Last updated: June 15, 2014 1:53 pm

Voestalpine goes on acquisitions trail

A logo sits on a sign at Voestalpine AG's headquarters in Linz, Austria, on Monday, April 29, 2013. Steel demand won't rebound before next year after reduced European spending on cars and railways contributed to oversupply, said Wolfgang Eder, chief executive officer at Voestalpine AG, Austria's largest steelmaker. Photographer: Akos Stiller/Bloomberg©Bloomberg

Voestalpine is looking at possible acquisitions to complement its special steel division, as the Austrian steel group presses ahead with ambitious plans to double its revenues by 2020.

“We are currently reviewing possible targets in North America and China for our special steel division,” said Wolfgang Eder, the long-serving chief executive of the Linz-based group, in an interview with the Financial Times.

“In our metal-forming business we are looking worldwide, and in metal engineering there might be opportunities in welding utilities and wires.”

Mr Eder said that Voestalpine planned to invest €1bn a year until 2020, of which €800m to €850m would go into fixed assets, leaving up to €200m a year for acquisitions.

However, if the opportunity for a larger deal materialised, Voest would be able to take it, as it did when it bought its compatriot steelmaker, Böhler Uddeholm, for €3.72bn in 2007, Mr Eder said.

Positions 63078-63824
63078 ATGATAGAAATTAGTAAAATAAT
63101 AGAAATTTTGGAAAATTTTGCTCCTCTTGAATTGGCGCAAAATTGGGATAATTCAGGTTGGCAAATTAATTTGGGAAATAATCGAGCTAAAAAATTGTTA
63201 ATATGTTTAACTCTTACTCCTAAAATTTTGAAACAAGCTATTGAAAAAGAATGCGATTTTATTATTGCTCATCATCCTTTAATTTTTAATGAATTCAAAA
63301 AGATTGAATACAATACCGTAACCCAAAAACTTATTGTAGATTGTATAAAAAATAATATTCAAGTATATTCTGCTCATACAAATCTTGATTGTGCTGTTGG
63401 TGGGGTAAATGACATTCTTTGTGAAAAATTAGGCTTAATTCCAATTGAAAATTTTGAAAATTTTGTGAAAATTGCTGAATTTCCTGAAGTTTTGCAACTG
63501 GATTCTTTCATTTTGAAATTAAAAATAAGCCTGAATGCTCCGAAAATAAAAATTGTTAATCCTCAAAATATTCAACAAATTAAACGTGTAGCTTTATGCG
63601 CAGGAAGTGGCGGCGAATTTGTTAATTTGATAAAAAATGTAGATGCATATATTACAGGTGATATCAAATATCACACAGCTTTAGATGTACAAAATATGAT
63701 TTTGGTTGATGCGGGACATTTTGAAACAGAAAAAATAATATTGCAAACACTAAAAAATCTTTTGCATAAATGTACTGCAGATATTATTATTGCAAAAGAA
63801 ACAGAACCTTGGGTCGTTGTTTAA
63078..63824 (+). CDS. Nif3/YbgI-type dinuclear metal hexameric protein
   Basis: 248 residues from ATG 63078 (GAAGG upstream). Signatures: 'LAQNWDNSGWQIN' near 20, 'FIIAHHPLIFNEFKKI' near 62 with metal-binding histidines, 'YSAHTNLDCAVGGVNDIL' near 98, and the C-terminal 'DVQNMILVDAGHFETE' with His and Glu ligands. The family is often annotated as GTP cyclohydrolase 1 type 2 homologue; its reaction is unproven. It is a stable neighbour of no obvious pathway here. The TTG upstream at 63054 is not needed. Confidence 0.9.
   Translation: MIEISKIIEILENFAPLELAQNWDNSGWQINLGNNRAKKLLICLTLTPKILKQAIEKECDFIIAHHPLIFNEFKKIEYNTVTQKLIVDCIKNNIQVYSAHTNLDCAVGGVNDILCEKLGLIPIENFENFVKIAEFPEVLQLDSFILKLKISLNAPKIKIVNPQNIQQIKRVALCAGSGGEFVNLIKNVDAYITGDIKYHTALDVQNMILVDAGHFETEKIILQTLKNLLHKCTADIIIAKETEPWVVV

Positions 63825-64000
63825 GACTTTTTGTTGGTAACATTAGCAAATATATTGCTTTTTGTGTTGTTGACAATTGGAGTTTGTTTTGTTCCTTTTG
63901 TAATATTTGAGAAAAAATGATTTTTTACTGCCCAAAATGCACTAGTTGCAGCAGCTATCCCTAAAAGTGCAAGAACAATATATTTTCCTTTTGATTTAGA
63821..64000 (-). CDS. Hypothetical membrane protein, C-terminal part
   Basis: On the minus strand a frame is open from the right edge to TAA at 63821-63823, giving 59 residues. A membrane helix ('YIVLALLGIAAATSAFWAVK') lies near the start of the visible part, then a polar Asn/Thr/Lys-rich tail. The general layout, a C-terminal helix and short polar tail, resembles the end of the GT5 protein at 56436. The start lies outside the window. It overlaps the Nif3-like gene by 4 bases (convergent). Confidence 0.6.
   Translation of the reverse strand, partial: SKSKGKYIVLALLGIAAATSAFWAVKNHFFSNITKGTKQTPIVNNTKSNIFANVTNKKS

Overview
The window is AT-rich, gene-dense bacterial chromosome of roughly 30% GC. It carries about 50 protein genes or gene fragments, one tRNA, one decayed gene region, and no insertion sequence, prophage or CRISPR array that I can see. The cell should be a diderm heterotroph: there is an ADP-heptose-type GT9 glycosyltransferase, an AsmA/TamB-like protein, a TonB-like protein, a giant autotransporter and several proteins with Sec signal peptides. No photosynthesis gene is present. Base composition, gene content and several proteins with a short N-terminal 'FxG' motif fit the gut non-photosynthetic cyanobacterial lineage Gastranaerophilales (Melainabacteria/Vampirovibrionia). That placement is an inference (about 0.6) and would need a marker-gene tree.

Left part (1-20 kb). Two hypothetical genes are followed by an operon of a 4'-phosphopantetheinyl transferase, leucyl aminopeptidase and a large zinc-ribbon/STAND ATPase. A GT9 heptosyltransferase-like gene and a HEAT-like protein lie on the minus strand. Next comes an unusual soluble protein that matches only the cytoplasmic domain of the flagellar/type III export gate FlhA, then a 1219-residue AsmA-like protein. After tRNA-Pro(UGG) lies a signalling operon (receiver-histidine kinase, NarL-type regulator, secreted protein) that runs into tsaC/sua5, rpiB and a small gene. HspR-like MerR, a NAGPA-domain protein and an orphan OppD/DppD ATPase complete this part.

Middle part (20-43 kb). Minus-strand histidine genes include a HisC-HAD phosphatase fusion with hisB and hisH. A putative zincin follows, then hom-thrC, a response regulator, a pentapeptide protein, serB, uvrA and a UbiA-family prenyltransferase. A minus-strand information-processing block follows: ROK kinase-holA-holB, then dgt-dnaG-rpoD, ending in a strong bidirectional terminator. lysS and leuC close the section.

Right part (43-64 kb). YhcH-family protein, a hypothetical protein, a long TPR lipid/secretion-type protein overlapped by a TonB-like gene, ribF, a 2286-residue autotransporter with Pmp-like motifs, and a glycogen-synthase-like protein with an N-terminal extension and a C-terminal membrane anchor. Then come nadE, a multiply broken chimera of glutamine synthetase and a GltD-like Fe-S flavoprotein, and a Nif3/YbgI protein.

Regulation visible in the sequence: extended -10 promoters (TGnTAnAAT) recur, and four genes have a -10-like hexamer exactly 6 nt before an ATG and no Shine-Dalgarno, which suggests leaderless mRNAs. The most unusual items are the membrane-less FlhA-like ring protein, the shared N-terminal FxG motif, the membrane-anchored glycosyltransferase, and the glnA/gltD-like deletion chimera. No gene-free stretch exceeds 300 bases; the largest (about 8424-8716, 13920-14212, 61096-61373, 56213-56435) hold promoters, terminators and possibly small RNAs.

“Our gearing is slightly above 40 per cent, and it is falling,” he said, referring to the company’s ratio of debt to equity. “If a chance for a bigger deal came along, we could comfortably increase our gearing to 70 per cent. That would be no problem; we would be able to work it off again in a couple of years. And it would give us about €2bn of headroom.”

However, he added that he was interested only in assets that would enhance Voest’s earnings, and not in assets in need of turning round.

Voest, once part of the massive public sector conglomerate that dominated Austrian industry, has grown rapidly since it was privatised in 2003, with revenues rising from €4.6bn 10 years ago to €11.2bn last year.

The group aims to double its revenues again to €20bn by 2020 and has made significant investments in the US and China as it seeks to increase its exposure to markets that are growing faster than its European heartland.

Mr Eder, who joined Voest in 1978 and has headed the company since 2004, is also working to reposition the group as a maker of industrial goods that use its advanced steel technology, rather than a straightforward steelmaker.

The group’s steel division remains the largest of its four businesses – which also include special steel, metal forming and metal engineering – and currently provides about a third of Voest’s revenues.

However, the division is more vulnerable than the others to fluctuations in the steel price, which is driven by the twists and turns of the global macroeconomy. Mr Eder said that he expected its share of the group’s revenues to fall to about 25 per cent after 2020.

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